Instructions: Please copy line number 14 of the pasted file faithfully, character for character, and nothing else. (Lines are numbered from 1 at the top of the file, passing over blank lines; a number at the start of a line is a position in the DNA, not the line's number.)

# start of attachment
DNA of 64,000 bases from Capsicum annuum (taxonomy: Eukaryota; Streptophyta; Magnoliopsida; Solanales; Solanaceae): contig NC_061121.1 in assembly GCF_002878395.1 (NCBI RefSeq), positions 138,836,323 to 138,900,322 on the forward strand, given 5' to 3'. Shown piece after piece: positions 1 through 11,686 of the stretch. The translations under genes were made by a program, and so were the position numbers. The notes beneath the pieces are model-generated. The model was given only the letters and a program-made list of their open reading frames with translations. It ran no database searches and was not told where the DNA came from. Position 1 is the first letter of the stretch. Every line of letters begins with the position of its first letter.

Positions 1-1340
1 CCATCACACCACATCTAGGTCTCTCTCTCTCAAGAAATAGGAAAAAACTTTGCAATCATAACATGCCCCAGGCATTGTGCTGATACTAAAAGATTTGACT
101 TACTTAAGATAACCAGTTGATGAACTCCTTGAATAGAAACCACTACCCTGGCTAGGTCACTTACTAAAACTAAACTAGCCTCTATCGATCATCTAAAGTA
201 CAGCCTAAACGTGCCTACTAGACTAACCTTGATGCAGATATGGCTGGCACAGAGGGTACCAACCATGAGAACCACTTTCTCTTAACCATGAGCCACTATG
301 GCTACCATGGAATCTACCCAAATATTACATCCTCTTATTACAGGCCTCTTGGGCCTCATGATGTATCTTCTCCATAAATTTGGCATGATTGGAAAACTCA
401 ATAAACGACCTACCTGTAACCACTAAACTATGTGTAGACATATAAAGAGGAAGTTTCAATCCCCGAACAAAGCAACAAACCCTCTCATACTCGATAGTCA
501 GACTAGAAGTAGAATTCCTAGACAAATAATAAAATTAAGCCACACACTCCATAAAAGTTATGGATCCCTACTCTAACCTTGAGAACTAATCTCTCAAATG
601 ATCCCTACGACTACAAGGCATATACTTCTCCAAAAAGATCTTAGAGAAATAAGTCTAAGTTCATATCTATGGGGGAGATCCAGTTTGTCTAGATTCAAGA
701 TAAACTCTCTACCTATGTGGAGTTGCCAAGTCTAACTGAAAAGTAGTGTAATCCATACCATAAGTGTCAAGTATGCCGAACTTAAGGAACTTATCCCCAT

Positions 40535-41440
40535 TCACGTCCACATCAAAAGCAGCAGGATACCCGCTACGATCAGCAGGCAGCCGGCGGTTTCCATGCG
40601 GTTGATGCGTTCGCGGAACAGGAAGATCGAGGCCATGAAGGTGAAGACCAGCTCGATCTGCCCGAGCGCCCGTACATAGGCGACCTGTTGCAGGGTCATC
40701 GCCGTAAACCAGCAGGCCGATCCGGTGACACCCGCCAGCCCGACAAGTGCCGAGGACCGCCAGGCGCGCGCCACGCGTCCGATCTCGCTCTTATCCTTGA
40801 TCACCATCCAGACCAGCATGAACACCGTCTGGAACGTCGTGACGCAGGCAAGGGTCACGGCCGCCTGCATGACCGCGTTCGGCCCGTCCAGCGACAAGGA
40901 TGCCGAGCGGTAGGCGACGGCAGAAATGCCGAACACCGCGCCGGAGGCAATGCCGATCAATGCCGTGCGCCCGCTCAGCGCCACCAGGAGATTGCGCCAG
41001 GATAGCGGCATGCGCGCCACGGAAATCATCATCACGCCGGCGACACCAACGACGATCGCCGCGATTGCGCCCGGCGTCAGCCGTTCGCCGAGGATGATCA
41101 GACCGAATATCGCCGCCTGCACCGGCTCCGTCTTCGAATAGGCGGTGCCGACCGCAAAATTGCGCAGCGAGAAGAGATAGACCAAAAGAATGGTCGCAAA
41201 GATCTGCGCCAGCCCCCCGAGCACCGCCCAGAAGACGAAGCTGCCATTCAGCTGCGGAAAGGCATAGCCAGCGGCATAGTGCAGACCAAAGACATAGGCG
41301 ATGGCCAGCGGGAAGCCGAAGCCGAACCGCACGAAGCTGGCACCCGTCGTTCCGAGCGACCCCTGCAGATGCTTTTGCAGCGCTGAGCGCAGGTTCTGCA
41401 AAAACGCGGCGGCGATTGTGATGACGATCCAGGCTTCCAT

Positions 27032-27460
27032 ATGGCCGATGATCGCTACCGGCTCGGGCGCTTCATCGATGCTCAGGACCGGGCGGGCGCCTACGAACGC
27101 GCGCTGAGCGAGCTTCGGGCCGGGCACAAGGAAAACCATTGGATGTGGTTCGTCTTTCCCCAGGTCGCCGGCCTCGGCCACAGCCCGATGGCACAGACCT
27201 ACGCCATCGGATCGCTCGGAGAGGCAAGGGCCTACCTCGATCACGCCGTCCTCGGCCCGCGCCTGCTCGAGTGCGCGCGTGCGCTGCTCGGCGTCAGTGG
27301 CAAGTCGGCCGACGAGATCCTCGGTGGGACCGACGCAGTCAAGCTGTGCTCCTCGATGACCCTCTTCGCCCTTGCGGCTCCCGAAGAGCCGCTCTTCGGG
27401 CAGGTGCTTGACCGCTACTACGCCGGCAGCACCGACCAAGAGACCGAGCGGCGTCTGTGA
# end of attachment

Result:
40701 GCCGTAAACCAGCAGGCCGATCCGGTGACACCCGCCAGCCCGACAAGTGCCGAGGACCGCCAGGCGCGCGCCACGCGTCCGATCTCGCTCTTATCCTTGA